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What to Know for Your First Time on the Mountain

What to Know for Your First Time on the Mountain

by Arshpreet Multani | January 08, 2020

Your first time heading to a ski resort can be overwhelming. What are you supposed to wear? Where are you supposed to go? What do you need with you throughout the day? To help you on your first day, read through these tips for your first time on the mountain.

Arrive Early – Especially If You Need to Rent Gear
If possible, try to get to the base of the mountain early. Most ski resorts start running the ski lift around 8:30 but you should try and be at the base of the mountain by 8 am. If you have to rent equipment from the ski resort, you will spend time waiting in line, filling out paperwork, and getting your equipment. It also takes some time to put on your snowboard or ski boots and get them adjusted properly. This can take up a lot of time for beginners and most people forget to account for it. If you have all of your equipment on and are ready to go by 8:45 to 9 am, you'll be well ahead of most people.

Get On the Mountain In the Morning
If you arrive early and get set up quickly, you should also try to start skiing as early as possible. The goal here is to beat the influx of people so you will have some time with the slopes all to yourself. The ideal schedule for your first time on the mountain is to get started early and then take multiple breaks around mid-day. The mountain will likely be the most crowded between 11 am to 2 pm making that the ideal time to take snack and lunch breaks.

Layer Up
For your first time on the mountain, you want to make sure you dress in multiple layers. The most common recommendation is a 3 layer system consisting of your base layer, middle layer, and outer layer. Your base layer is typically a wool shirt and pants and your middle layer is normally a hoodie or lightweight jacket. Your outer layer should be your ski jacket. The benefit of this layered system is that you can easily adjust it to the temperature outside. If you are too hot, simply take off a layer next time you take a break. If you're feeling a little cold, add another layer.

Pack Snacks and Stay Hydrated
One of the most important things that beginners forget to do is to pack snacks and stay hydrated while they're on the mountain. A backpack is great for this but you don't necessarily need to bring one if you don't want to. Little packets of nuts or small snacks should easily fit in the pockets of your ski jacket or ski pants and provide you with a little energy throughout the day.

It is essential to stay hydrated as well. You should either carry a small water bottle with you or plan on stopping 2 to 3 times throughout the day to drink water and eat something. Skiing/snowboarding can be exhausting so make sure you are prepared!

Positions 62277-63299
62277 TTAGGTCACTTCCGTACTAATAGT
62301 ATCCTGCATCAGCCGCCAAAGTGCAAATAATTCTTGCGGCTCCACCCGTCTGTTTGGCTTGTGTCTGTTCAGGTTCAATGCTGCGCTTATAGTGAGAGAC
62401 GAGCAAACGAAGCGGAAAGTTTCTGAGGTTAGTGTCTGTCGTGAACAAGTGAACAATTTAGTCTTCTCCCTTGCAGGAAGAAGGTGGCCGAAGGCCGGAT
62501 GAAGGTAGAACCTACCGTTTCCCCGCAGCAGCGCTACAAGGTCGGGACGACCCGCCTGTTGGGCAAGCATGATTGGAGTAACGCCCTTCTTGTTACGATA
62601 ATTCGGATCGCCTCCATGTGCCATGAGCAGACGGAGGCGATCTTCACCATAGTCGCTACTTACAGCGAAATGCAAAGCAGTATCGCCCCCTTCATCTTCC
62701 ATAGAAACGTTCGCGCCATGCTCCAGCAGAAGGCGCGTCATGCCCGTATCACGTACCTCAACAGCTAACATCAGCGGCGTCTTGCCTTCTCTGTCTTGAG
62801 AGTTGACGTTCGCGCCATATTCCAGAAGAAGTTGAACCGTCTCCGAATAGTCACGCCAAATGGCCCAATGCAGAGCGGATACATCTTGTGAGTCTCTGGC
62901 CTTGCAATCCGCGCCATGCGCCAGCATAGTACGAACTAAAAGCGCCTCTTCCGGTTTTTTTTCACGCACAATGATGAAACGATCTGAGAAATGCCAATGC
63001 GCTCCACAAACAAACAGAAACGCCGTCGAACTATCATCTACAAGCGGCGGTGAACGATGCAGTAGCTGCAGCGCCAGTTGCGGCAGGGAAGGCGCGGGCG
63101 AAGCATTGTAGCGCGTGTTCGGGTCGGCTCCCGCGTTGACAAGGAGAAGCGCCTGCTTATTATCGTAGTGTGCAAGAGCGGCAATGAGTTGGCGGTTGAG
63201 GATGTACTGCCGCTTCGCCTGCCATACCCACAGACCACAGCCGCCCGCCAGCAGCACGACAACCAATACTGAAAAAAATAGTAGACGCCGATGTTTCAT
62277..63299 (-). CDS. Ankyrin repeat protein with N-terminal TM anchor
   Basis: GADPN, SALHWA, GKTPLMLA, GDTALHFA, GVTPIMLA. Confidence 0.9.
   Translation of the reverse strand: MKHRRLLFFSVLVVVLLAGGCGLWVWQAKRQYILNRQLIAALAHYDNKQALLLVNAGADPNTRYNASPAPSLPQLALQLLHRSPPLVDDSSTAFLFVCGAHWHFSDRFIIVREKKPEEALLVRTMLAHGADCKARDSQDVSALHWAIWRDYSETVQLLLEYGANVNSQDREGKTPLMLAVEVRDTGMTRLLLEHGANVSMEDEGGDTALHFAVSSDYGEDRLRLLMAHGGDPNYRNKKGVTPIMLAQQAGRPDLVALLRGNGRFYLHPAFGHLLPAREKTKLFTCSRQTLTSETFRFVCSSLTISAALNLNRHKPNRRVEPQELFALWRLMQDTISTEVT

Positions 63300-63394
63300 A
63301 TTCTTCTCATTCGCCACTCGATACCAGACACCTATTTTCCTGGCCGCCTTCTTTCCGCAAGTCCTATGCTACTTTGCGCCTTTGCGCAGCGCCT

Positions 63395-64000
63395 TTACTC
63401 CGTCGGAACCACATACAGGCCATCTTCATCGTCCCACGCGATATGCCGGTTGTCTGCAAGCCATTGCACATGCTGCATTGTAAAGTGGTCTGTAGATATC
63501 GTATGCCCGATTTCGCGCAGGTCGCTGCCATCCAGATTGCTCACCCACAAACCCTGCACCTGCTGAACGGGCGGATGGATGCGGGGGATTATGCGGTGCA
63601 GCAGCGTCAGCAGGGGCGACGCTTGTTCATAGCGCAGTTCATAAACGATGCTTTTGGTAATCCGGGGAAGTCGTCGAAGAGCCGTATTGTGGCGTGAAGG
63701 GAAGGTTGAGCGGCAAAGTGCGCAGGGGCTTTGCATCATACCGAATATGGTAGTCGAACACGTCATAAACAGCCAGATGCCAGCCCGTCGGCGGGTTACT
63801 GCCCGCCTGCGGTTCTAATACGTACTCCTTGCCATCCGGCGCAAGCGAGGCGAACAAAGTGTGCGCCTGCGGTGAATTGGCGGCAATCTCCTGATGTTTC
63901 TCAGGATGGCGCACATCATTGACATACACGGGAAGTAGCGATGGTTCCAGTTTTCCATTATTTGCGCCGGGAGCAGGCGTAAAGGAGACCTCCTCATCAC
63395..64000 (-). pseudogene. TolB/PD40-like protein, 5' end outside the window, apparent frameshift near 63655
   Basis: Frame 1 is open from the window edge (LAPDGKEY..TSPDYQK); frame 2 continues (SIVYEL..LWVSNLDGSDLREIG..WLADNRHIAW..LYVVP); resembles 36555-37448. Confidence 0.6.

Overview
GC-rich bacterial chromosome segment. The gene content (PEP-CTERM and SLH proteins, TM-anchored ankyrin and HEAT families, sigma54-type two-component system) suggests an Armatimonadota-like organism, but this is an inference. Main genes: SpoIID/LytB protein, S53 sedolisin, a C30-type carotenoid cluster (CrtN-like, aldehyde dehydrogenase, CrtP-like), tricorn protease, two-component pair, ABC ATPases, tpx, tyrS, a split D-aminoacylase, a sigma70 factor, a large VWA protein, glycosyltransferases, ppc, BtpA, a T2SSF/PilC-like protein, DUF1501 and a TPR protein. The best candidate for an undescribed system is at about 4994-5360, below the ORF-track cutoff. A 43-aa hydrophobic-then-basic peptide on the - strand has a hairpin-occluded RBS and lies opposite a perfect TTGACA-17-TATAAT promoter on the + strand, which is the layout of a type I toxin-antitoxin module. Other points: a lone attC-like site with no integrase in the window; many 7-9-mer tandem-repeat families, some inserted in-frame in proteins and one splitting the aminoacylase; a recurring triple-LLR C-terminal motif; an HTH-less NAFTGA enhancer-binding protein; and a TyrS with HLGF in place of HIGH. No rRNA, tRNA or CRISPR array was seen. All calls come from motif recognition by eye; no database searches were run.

Don't Ski Alone


If it's your first time skiing or snowboarding, always remember to never ski alone. Although it may sound childish, use the buddy system and keep an eye on each other at all times. Having somebody with you will allow both of you to help each other during falls and when navigating around the resort. If you're skiing with somebody more advanced than you, try to also take some tips from their technique as they glide down the slopes.

Take a Lesson
If this is your first time at a ski resort, be sure to sign up for a skiing or snowboarding lesson. Skiing is generally easier to pick up than snowboarding but for both, lessons are essential. Many ski resorts offer a "ski school" designed for both children and adults learning how to ski.

In terms of cost, private lessons are the most expensive but they aren't  essential when it's your first time skiing. Instead, you should choose a small group lesson taught by a skilled instructor. Most lessons last anywhere from 30 minutes to an hour and a half and it is time extremely well spent. During the lesson, you'll learn the very basics of how to ski including how to go down the slope, brake, and turn.

Pay Attention to the Signs

As you're making you way around the ski resort, make sure to pay close attention to the signs. As a reminder, green is for beginners, blue is for intermediate, and black is expert terrain. The last thing you want to do is make a wrong turn and end up on a steep slope which you are not prepared to go down.


Stretch Before & After Skiing

Skiing is a taxing sport on your legs making stretching one of the most important activities you should do both before and after your day on the slopes. Before you put on your gear, do a couple of active stretches to make sure your legs are warmed up. After a long day of skiing, you will want to perform some static stretches to stretch out your quads, hamstrings, and calves. If you have a foam roller, you can use that to help massage your muscles. This will help prevent soreness the next day and allow you to keep skiing for multiple days.

Going to a ski resort for the first time can be an intimidating experience but it doesn't have to be. Try to make sure there are other beginners in your group so you will have companions accompanying you throughout the day. Skiing can be one of the most fun winter activities to undertake and the best way to fall in love with it is to have a great first day. Make sure you're prepared, dressed warmly, and plan to take a lesson or two, and you'll be sure to have a good time.

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